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The SSRC Library allows visitors to access materials related to self-sufficiency programs, practice and research. Visitors can view common search terms, conduct a keyword search or create a custom search using any combination of the filters at the left side of this page. To conduct a keyword search, type a term or combination of terms into the search box below, select whether you want to search the exact phrase or the words in any order, and click on the blue button to the right of the search box to view relevant results.

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  • Individual Author: Cole, Patricia; Buel, Sarah M.
    Reference Type: Journal Article
    Year: 2000

    This paper looks at family violence and its impact upon the transition from welfare to work under the Temporary Assistance for Needy Families Program (TANF) established by the 1996 welfare reform. Recommendations are presented which encourages advocates and others to increase their involvement in welfare reform and other initiatives that target families living in extreme poverty. The paper addressed two primary issues. First, working within the TANF and welfare to work systems were discussed in order to identify and assist women in violent partnerships. And, second, helping low-income women gain employment and other necessary assistance so they are able to support themselves and escape the violent situation their poverty had perpetuated. Insights offered included: (1) women in extremely low-income households are much more likely to be victims of violence than women in higher-income households; (2) traditional mainstream approaches to helping battered women are often ineffective; and (3) it is impossible to separate women’s experiences with and responses to partner violence from...

    This paper looks at family violence and its impact upon the transition from welfare to work under the Temporary Assistance for Needy Families Program (TANF) established by the 1996 welfare reform. Recommendations are presented which encourages advocates and others to increase their involvement in welfare reform and other initiatives that target families living in extreme poverty. The paper addressed two primary issues. First, working within the TANF and welfare to work systems were discussed in order to identify and assist women in violent partnerships. And, second, helping low-income women gain employment and other necessary assistance so they are able to support themselves and escape the violent situation their poverty had perpetuated. Insights offered included: (1) women in extremely low-income households are much more likely to be victims of violence than women in higher-income households; (2) traditional mainstream approaches to helping battered women are often ineffective; and (3) it is impossible to separate women’s experiences with and responses to partner violence from the impact of poverty and other oppressions in their lives. The paper emphasized the Family Violence Option (FVO) allowing States to exempt TANF recipients from workforce participation if it would escalate domestic violence, impede escape from domestic violence, or result in sanctions against women as a result of domestic violence. Several insights were gained on how to reach and assist women in dealing with violent relationships that included: (1) services need to be located at or near TANF offices; (2) programs need to be race conscious, being both sensitive and responsive to different cultural experiences and values in order to achieve program participation; (3) basic survival needs, such as housing, food, clothing, or health care must be resolved before or as part of the work around family violence issues; and (4) assistance must be offered to increase their safety while in the abusive relationship. Several recommendations were offered as to how women in poverty who suffer from domestic violence should be treated that included: (1) providing pre- and post- employment education and training; (2) providing services necessary to gain and maintain living-wage employment; and (3) providing ongoing support in the areas of housing, child care, food stamps, and health care for those unable to get and keep jobs that have adequate wages and benefits. Welfare reform is seen as having brought attention to many battered women previously overlooked. Creating effective solutions is viewed as necessary to allow them to be both safe and financially secure. (author abstract)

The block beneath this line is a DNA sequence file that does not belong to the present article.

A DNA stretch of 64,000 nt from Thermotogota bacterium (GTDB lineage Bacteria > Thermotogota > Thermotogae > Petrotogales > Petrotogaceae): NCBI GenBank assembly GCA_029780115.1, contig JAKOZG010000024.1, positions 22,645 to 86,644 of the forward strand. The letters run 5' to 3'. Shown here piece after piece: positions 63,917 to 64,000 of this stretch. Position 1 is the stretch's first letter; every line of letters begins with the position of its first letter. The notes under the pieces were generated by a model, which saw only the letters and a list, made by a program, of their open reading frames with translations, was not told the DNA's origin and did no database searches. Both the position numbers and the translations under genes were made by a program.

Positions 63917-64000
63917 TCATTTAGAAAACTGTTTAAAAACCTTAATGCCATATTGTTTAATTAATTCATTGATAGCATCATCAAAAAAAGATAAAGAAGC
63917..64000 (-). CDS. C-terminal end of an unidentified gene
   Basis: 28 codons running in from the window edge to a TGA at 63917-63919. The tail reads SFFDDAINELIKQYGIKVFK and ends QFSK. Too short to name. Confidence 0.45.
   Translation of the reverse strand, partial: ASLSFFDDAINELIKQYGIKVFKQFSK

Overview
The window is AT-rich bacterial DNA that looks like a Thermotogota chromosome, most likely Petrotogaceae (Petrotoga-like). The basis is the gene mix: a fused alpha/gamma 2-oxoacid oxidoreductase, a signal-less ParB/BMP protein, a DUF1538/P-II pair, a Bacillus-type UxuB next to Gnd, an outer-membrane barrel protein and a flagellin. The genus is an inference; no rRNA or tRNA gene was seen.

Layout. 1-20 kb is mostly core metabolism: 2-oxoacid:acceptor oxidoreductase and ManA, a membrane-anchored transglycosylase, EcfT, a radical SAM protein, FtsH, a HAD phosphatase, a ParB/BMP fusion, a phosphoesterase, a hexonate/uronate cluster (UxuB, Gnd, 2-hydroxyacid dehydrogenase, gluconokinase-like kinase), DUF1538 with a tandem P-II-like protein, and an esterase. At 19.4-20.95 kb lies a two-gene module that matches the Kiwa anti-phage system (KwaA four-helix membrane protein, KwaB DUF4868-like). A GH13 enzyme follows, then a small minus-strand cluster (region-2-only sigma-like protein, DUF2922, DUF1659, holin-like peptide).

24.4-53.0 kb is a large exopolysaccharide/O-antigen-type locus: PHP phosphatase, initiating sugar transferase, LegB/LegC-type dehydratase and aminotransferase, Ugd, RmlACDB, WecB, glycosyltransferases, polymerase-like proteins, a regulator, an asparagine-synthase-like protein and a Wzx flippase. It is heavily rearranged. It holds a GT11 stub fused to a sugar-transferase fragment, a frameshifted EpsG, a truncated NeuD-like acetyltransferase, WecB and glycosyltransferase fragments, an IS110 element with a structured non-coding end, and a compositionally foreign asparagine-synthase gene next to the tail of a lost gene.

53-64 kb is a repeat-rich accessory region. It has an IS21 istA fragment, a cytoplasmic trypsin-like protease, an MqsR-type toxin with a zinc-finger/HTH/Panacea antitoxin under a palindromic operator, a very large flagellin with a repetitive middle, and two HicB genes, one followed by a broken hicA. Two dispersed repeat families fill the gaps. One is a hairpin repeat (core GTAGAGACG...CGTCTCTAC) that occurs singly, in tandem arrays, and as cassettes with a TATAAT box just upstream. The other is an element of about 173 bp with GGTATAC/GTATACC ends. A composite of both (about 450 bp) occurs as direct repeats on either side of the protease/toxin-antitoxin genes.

• Individual Author: De La Rosa, Mario R.
    Reference Type: Journal Article
    Year: 2000

    This paper provides a broad overview of the current poverty status of Latinos in the United States. Data from the 1996 U.S. Census indicates that poverty affects Latinos disproportionately and that Latinos' low educational attainment and poor occupational status participation have a great impact on the current poverty conditions of Latinos. Also discussed are the effects of poverty on the well-being of Latinos. The findings from the U.S. Census and several major health surveys suggest that there is a relationship between poverty and Latino current health and educational status. Recommendations are made by the author to alleviate the conditions of poverty faced by Latinos. (author abstract)

    This paper provides a broad overview of the current poverty status of Latinos in the United States. Data from the 1996 U.S. Census indicates that poverty affects Latinos disproportionately and that Latinos' low educational attainment and poor occupational status participation have a great impact on the current poverty conditions of Latinos. Also discussed are the effects of poverty on the well-being of Latinos. The findings from the U.S. Census and several major health surveys suggest that there is a relationship between poverty and Latino current health and educational status. Recommendations are made by the author to alleviate the conditions of poverty faced by Latinos. (author abstract)